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Quotas, says Rosemary Squire, are the only solution to the continuing lack of women on boards. “I just think: do it,” the co-chief executive of Ambassador Theatre Group told the Financial Times. “We all know a business that has diversity around its board table is more creative and more profitable, so why don’t we do it? It’s nuts. And often we don’t do things until we’re told to, so just get on with it. Have the quotas. Do it.”
The point is about having diversity in the boardroom, Squire explains. “I honestly think that if around the table you have everyone the same it is really boring. You don’t get anyone with different ideas — they’ve got the same experience. So if you have a more diverse group of people working together that leads to more creative thinking.
“I also think as an entrepreneur that one of the tricks is to surround yourself with people who are actually better than you in different areas.”
For Squire, this is an argument borne out of painful experience: in a previous job, she was made redundant while on maternity leave. “It was completely mishandled and I thought I don’t want to be in a business that treats people like this; what a waste. If half the population in the UK — fortunately equally educated — have the same opportunities and the same ideas, the same creativity, what are you going to do? Ignore them? Lose them? What a waste; it’s crazy.”
Is a cure for cancer in the offing? Not quite yet, but there are promising signs, says David Hung, president and chief executive of Medivation, a biopharmaceutical company. He is careful to qualify his hopes, though. “I think it could still be a long time to find a cure. We don’t want to get patients’ hopes up beyond what the data would support,” he says. But the picture is promising: “We believe that the benefits that we are seeing right now are substantial and we are very excited about them, but we have to wait for the data to speak for themselves.”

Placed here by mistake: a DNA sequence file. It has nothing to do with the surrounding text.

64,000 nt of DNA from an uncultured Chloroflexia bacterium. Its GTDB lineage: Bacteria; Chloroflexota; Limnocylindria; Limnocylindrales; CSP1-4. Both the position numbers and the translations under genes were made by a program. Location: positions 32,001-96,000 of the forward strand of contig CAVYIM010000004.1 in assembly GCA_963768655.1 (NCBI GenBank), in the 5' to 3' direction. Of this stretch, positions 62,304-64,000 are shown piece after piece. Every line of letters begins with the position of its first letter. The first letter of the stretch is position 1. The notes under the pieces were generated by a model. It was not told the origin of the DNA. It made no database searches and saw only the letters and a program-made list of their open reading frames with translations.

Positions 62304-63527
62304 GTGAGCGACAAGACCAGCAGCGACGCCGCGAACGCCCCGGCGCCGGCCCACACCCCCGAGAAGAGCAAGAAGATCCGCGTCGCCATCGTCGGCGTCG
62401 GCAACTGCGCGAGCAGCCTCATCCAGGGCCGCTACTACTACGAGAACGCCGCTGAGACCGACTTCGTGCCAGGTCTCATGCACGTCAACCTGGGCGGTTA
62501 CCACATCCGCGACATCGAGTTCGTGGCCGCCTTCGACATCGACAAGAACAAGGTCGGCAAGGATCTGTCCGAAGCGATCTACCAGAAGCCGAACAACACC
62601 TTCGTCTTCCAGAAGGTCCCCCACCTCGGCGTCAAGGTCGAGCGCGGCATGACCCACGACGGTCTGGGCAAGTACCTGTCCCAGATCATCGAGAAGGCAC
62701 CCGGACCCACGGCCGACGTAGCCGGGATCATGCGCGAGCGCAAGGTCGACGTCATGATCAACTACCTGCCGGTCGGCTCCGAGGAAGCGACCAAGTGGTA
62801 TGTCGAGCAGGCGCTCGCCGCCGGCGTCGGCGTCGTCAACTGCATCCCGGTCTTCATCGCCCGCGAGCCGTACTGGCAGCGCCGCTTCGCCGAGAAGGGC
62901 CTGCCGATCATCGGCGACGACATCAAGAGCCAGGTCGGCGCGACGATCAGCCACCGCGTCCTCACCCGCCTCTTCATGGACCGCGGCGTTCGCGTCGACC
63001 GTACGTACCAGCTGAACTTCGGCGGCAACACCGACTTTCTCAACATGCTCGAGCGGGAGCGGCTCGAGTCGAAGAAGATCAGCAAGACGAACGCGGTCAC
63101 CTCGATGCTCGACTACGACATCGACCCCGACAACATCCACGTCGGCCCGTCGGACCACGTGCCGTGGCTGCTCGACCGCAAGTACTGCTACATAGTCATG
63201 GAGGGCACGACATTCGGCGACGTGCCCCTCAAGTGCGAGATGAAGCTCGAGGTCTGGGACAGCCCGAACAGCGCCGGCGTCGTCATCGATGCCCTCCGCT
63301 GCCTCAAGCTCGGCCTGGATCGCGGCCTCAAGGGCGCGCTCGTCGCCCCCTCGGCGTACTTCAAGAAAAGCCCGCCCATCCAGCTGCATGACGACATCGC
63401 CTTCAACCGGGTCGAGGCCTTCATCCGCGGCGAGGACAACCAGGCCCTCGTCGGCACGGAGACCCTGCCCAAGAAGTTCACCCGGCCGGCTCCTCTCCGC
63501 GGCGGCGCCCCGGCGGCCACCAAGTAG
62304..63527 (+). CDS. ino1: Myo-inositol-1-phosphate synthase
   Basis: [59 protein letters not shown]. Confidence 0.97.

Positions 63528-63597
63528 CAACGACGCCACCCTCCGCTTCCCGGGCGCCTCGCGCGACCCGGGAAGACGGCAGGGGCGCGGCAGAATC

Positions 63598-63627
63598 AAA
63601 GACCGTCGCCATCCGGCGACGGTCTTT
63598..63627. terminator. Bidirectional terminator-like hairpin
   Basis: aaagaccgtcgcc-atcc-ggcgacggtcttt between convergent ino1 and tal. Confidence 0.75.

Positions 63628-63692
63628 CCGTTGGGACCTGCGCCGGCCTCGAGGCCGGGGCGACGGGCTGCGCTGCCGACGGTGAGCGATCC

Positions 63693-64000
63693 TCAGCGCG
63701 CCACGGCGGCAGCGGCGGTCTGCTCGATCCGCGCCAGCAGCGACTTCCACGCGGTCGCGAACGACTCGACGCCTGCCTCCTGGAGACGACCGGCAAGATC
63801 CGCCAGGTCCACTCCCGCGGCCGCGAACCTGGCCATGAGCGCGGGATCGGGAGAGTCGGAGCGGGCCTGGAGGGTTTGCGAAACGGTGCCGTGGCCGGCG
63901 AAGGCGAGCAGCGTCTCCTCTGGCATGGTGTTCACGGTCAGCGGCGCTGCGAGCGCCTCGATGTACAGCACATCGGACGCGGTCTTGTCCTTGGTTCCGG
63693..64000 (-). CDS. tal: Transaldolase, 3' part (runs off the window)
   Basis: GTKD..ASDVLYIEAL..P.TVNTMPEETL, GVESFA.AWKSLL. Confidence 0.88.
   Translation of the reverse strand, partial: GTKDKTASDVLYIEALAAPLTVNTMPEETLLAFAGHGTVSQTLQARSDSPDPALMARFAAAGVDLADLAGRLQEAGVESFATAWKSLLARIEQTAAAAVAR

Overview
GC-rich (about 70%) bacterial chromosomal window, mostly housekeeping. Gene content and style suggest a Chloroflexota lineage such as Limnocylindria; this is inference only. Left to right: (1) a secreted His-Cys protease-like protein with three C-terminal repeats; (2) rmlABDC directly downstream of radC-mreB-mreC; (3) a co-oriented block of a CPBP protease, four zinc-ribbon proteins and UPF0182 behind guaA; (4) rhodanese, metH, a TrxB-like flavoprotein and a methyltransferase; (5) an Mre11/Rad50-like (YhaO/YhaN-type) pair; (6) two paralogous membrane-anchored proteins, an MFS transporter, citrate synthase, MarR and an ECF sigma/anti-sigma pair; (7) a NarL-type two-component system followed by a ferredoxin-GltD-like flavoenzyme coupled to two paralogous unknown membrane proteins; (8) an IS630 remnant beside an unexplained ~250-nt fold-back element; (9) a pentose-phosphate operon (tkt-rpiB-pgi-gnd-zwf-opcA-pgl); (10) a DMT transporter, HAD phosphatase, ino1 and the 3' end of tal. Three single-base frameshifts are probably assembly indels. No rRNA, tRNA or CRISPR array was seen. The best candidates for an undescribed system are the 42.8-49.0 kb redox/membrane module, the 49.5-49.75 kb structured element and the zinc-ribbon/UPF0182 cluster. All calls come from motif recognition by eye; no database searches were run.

Hung — like Squire — is also driven by personal experience. While in his third year of fellowship as an oncologist, having watched a patient of his die at the age of 28, “at that point it occurred to me that it would be difficult to spend the rest of my career giving patients drugs that still allowed [them] to die at such a young age from horrible diseases”.
“I’m in it for the long haul,” he adds. “I really want to make a substantial impact on medicine.”
I have seen the future and it is quiet. Very, very quiet. Apart from, that is, the sound of fingers tapping on keyboards and smartphones. The FT’s Twitter Q&A — #ftentrepreneurs — wound up this afternoon after an hour of questions on funding for businesses of all sizes.
The parting question was, “Are governments doing enough to encourage entrepreneurialism?” Entrepreneurs don’t think they are. Gigliola Aycardi Batista, executive vice-president of BodyTech (@gigio1969), tweeted “there is always room to do more even if they are doing something” while Lars Floe Nielsen, a founder of Sitecore (@ln_sitecore) said improvements could be made “by lowering entrepreneur and startup tax!”
For Gossy Ukanwoke, founder of BAU Research and Development (Nigeria’s answer to Mark Zuckerberg) (@gossyomega), the problem was more fundamental. “A lot more can be done in #Nigeria // We are late, so the government needs to do more quickly.”
This was a moment of rare consensus in an extremely lively — if almost entirely silent — debate. But while the noise levels in the room may have been low, governments should be prepared to listen when entrepreneurs — the ultimate creators of wealth — take to social media to find their voice.
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